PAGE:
I don’t do drugs.
That said I made and brought about a dozen weed infused rice krispie treats to Coachella weekend.
Let me reiterate, I don’t really do drugs.
Last year I fell into a proverbial windfall of marijuana when my old boss moved to Australia and bestowed upon me most of her stash, as well as her impeccable recipe for weed butter based rice krispie treats. In fact, I still have a jar of the stuff living in my kitchen cabinet, accompanied by a really nice pipe left by a loser I dated for a couple weeks.
Let me be clear, I have never purchased drugs, or drug related paraphernalia, and yet I have a whole cabinet shrine. It’s just that I don’t really do drugs. I never have.
At Coachella two years ago, my best friend and I had discussed the possibility of taking REAL drugs, like MDMA, or Ecstasy, but agreed we wouldn’t seek it out. If it happened to land in our hands, we would take it. Real Zen. But in reality, who the hell was just going to GIVE us expensive drugs? We are both pretty cute, but come on.
So this time we came prepared. She had purchased both MDMA and Adderall. I had never taken either drug, because if you remember, I don’t really do drugs. In exchange, I brought the weed rice krispie treats. Having booked luxury hotel rooms, purchased (not me of course) good drugs to shove in our bras, and brought plenty of layers for the unseasonably cool weather, we were ready to tackle our psychedelic experience like real adults.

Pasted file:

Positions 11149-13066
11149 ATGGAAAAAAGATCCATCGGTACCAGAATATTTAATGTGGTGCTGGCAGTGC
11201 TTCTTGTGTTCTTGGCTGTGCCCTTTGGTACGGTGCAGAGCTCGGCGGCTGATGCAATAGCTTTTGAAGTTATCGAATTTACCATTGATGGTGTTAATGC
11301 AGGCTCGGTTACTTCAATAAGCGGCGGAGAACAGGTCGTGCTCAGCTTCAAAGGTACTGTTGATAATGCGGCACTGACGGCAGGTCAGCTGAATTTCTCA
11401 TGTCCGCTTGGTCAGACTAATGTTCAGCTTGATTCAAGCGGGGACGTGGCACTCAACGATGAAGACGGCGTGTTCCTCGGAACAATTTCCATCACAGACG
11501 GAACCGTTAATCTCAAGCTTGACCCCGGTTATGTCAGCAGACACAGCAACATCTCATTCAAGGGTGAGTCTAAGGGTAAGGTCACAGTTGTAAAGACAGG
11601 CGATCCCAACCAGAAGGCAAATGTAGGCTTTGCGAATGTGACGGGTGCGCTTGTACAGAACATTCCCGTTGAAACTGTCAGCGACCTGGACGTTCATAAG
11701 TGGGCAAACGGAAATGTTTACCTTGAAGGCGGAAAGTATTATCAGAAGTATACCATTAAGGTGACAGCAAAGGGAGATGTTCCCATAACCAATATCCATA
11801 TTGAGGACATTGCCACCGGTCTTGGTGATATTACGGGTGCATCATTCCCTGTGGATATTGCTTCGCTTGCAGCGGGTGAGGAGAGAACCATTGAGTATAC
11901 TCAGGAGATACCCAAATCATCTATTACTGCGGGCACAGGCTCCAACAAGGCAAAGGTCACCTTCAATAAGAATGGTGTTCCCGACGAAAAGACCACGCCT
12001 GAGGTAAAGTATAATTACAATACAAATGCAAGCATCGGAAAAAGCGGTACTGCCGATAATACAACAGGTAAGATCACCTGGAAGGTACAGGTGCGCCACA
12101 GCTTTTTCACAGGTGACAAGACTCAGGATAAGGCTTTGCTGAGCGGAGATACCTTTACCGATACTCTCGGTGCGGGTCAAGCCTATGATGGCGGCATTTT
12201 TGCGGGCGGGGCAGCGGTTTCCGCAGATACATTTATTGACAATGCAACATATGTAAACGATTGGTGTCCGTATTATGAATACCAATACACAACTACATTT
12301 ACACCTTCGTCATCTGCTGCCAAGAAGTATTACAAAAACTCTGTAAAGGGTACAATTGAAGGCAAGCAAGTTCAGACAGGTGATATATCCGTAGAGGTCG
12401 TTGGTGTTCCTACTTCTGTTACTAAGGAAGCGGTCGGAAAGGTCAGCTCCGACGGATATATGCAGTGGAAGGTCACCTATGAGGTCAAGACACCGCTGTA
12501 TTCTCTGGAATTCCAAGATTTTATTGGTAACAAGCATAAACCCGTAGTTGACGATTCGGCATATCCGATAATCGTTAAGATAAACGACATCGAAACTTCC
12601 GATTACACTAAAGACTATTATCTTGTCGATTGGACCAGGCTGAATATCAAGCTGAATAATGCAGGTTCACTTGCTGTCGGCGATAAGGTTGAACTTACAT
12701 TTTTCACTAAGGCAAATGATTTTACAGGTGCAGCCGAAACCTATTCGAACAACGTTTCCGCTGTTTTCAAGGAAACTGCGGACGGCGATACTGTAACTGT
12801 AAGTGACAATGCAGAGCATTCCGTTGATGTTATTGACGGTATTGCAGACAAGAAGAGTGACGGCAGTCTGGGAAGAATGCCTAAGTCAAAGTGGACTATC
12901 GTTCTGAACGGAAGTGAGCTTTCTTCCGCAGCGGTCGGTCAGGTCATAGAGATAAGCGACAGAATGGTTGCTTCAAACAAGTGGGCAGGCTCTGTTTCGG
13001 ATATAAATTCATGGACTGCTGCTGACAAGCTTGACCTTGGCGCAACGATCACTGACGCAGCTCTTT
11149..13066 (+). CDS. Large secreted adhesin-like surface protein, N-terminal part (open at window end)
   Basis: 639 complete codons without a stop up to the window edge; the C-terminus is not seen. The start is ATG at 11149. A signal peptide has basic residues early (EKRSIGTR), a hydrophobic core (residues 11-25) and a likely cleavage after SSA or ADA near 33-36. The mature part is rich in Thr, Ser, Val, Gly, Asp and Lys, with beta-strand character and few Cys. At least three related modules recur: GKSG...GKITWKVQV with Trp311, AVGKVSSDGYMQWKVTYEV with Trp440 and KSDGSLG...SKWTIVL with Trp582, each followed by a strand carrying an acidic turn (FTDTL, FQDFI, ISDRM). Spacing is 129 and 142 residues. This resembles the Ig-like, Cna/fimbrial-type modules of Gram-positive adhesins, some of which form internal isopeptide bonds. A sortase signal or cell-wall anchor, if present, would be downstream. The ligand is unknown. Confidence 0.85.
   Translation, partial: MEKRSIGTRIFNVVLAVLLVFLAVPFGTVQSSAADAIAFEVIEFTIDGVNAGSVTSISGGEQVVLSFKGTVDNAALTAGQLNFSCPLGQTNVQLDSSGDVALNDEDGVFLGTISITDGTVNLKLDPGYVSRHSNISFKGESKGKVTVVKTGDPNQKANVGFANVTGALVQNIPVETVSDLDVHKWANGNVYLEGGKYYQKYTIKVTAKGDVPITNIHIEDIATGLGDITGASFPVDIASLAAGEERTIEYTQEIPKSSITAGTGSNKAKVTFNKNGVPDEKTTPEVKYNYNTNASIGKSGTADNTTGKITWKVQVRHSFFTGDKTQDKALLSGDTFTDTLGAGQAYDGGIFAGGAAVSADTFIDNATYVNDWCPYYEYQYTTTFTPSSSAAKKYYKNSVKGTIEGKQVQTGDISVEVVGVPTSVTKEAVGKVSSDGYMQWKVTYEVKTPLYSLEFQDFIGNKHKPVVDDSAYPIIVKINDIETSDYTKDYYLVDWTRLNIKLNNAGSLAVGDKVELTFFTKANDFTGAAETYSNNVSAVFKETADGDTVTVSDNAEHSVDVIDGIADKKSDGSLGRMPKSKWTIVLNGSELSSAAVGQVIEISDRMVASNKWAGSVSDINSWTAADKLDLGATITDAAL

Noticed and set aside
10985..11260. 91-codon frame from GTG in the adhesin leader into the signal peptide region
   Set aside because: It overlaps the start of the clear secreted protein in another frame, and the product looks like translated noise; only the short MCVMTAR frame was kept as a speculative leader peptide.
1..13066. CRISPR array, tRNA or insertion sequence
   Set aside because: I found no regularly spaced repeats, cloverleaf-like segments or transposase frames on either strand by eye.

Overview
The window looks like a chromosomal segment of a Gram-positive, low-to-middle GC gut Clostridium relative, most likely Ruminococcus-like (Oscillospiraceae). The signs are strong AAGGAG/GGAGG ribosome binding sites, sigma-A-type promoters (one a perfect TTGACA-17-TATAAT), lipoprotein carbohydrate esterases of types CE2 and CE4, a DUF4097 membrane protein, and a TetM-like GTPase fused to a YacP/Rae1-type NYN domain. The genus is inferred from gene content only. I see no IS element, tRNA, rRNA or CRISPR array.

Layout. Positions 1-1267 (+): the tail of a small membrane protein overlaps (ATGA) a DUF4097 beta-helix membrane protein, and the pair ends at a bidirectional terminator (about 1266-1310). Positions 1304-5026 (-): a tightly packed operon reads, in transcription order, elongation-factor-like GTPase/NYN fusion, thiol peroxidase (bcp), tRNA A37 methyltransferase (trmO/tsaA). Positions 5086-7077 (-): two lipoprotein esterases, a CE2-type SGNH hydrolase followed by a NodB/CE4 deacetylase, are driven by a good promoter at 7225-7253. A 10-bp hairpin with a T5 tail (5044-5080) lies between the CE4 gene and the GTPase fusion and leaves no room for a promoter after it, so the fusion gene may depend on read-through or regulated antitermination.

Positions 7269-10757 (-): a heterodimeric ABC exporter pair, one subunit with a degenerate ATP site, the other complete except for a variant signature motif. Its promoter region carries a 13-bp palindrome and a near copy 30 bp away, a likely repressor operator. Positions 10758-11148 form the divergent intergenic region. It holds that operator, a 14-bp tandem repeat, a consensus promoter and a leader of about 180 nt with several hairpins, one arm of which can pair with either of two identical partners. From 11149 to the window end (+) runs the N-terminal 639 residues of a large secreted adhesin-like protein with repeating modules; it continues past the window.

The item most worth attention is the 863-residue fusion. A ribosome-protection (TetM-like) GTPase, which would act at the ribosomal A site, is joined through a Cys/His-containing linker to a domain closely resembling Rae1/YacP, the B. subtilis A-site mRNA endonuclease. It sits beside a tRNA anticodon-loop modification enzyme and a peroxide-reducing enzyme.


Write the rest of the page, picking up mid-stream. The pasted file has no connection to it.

The second night of the festival was when we decided to take the MDMA. I was incredibly nervous, but reassured myself that I was with people I trusted and nothing would go wrong. As my friends took two pills in one gulp, I erred on the side of caution and just took one. An hour into Florence And The Machine, and I wasn’t feeling a damn thing. Like a pro with over-inflated confidence, I popped a second pill.
I guess I understand glow sticks, I thought to myself as I watched the stage lights pulsating. I didn’t feel terribly different, although I uncharacteristically did enjoy being threaded through the crowd as my friends locked hands in a human chain as a means to pass through the hoards of half-naked twenty-somethings.
Before I had a chance to really let those two little pills work their mind-altering magic, I popped half of an Adderall. My best friend shared the rest, as she expertly broke the capsule in half with the quick pinch of her fingernail. We were all going to The Neon Carnival because my friend had scored us wristbands into the exclusive, celebrity-ridden after-party, and we needed a little something to help us party until four in the morning. We were in our late twenties, after all.
If you’ve never taken Adderall, don’t; it’s essentially the Bud Light of speed. It’s so fucking amazing. I felt more alive than I ever had, and somewhere around three in the morning I thought, now I understand how people stay up all night. I was awake. I was present. I was READY FOR ANTYHING. But let’s be clear, just because I enjoyed it, doesn’t mean I’m someone who does drugs.
On the ride to our last day of adult Candy Land, my best friend and I chowed down on the last of the rice krispie treats, in anticipation that they would kick in at just the right time.
Halfway into the Gotye set; you know, to hear that one song, I started to feel really weird. I slowly picked my knees up like a horse, as I tested out my new legs made of solid lead. Time and space seemed to slow down, as I turned to my best friend and said, “I think I’m really high.”